报告题目：Radiation response of nanoporous and nanotwinned metals
Xinghang Zhang obtained his Ph.D. from North Carolina State University in 2001. After postdoctoral experience at Los Alamos National Laboratory, he joined Texas A&M University as an assistant professor in 2005 and was promoted to full professor in 2015. He joined Purdue University as a professor in 2016. Zhang’s team excels at radiation damage and mechanical behavior of nanocrystalline, nanotwinned, and nanolayered metals. He has published more than 180 journal articles with more than 6,000 citations. He has delivered numerous invited talks internationally. Among more than 20 of his Ph.D. students so far, 4 have become professors at university and many others are at US national laboratories. He was the Chair of the Chemistry and Physics of Materials Committee at the TMS (Metals, Minerals and Materials Society). Zhang has received numerous research awards, including National Science Foundation’s Early Career award (2007), TEES Fellow award (2013), and College of Engineering Holleran-Bowman Faculty Fellow award (2014). Zhang can be reached at firstname.lastname@example.org.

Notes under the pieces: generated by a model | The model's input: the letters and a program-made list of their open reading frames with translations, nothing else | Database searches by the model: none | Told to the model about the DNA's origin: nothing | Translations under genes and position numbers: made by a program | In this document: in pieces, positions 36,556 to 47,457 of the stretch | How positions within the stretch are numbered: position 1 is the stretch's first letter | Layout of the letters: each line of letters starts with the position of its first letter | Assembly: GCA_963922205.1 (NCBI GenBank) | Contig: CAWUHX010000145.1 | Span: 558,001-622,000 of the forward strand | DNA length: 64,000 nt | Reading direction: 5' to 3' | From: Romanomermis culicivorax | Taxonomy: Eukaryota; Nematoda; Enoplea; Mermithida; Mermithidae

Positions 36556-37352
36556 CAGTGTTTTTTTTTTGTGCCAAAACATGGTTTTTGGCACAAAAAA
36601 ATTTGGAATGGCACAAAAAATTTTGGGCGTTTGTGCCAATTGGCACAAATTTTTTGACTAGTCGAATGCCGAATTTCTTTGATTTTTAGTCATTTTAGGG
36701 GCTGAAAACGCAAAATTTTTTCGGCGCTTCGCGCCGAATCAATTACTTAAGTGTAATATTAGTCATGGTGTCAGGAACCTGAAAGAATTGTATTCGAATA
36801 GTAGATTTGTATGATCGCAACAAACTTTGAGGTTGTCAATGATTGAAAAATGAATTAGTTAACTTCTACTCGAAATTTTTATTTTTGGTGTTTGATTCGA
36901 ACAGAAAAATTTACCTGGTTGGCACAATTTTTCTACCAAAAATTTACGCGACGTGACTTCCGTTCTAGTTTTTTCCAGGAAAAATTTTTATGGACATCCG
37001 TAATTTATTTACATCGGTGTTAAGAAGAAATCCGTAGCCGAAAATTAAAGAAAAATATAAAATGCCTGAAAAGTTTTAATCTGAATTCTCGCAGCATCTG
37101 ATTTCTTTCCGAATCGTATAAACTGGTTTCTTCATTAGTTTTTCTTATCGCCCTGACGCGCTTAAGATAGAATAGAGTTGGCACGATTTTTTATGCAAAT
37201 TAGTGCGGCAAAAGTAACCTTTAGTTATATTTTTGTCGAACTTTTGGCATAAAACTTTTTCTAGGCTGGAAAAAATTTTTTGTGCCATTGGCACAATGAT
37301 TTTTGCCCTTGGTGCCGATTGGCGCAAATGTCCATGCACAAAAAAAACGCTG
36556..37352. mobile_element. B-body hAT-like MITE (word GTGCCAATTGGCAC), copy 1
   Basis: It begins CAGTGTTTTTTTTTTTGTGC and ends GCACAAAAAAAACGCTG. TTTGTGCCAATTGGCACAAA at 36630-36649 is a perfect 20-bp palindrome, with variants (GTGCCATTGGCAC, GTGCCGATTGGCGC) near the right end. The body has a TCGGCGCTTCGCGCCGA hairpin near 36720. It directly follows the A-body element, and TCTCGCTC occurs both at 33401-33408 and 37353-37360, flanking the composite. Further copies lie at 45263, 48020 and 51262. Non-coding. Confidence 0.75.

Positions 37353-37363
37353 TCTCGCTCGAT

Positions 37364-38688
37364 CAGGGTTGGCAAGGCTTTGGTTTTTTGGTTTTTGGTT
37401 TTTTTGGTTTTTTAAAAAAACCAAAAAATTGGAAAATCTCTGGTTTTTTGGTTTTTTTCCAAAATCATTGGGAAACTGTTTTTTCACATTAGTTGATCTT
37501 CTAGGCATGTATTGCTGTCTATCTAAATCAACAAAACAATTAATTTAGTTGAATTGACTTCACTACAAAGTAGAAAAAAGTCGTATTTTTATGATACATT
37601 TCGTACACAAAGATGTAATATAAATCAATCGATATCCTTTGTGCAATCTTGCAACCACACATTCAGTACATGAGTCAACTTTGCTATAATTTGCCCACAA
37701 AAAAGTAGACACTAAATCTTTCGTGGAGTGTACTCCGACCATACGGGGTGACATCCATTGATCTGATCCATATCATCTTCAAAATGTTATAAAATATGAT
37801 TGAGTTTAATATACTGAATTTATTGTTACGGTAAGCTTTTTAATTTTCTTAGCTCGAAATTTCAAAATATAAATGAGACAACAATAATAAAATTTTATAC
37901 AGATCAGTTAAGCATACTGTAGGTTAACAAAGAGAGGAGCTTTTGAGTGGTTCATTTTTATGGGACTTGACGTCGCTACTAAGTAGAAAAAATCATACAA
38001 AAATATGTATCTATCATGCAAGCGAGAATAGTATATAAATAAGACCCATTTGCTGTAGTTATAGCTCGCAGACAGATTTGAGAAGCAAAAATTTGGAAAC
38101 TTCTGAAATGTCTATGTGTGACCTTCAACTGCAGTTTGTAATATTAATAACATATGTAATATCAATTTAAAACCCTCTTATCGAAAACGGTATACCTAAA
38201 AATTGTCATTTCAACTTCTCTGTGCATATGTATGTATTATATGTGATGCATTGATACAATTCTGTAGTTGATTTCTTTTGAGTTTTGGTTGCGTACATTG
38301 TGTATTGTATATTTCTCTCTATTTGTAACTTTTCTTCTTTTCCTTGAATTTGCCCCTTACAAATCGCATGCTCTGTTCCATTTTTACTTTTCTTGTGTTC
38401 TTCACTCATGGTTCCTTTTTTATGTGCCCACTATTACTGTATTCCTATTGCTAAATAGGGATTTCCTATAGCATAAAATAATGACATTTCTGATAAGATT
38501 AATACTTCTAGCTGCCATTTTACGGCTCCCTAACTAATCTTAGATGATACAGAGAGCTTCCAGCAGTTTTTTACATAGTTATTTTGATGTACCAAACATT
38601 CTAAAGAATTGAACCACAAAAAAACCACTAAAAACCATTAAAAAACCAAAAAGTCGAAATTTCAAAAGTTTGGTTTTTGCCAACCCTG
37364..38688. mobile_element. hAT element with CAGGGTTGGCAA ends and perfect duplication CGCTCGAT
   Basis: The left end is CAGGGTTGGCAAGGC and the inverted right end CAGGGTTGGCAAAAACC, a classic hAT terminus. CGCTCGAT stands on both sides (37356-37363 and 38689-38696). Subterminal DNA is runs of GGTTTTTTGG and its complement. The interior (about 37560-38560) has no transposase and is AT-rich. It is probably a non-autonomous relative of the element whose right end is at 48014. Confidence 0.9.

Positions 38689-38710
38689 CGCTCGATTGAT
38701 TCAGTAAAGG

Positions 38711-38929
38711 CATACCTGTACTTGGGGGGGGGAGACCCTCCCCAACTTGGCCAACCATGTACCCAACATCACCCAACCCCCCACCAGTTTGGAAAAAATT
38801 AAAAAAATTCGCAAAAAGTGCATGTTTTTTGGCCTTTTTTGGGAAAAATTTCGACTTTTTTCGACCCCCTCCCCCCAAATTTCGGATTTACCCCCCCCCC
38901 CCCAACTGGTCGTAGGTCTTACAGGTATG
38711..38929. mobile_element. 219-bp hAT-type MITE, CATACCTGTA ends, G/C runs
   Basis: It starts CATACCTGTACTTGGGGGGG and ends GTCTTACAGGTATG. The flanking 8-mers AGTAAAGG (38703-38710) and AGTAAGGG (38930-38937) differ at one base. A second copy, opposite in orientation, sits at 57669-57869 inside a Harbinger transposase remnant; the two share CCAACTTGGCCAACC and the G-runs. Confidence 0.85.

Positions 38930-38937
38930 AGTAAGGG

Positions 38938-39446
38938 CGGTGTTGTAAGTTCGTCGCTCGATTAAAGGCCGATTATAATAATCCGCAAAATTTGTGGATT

Severe high energy particle (neutron) and ion irradiation environment can introduce significant microstructural damage and consequent degradation of mechanical properties in irradiated metallic materials. It remains a scientific challenge to design advanced radiation tolerant materials. Numerous approaches have been applied to alleviate radiation damage. Here we will present some recent studies on enhanced radiation tolerance of nanostructured metallic materials, in particular nanoporous and nanotwinned metals. In situ heavy ion irradiation studies reveal direct evidence of defect-free surface interactions in nanoporous metals. Meanwhile high density twin boundaries prominently reduce the density of radiation induced defect clusters in nanotwinned Ag and Cu compared with their bulk counterparts. Defect migration kinetics (diffusivity of defect clusters) was compared between coarse grained and nanoporous metals. These studies provide insight towards understanding on the role of free surface and twin boundaries on alleviation of radiation damage in metallic materials.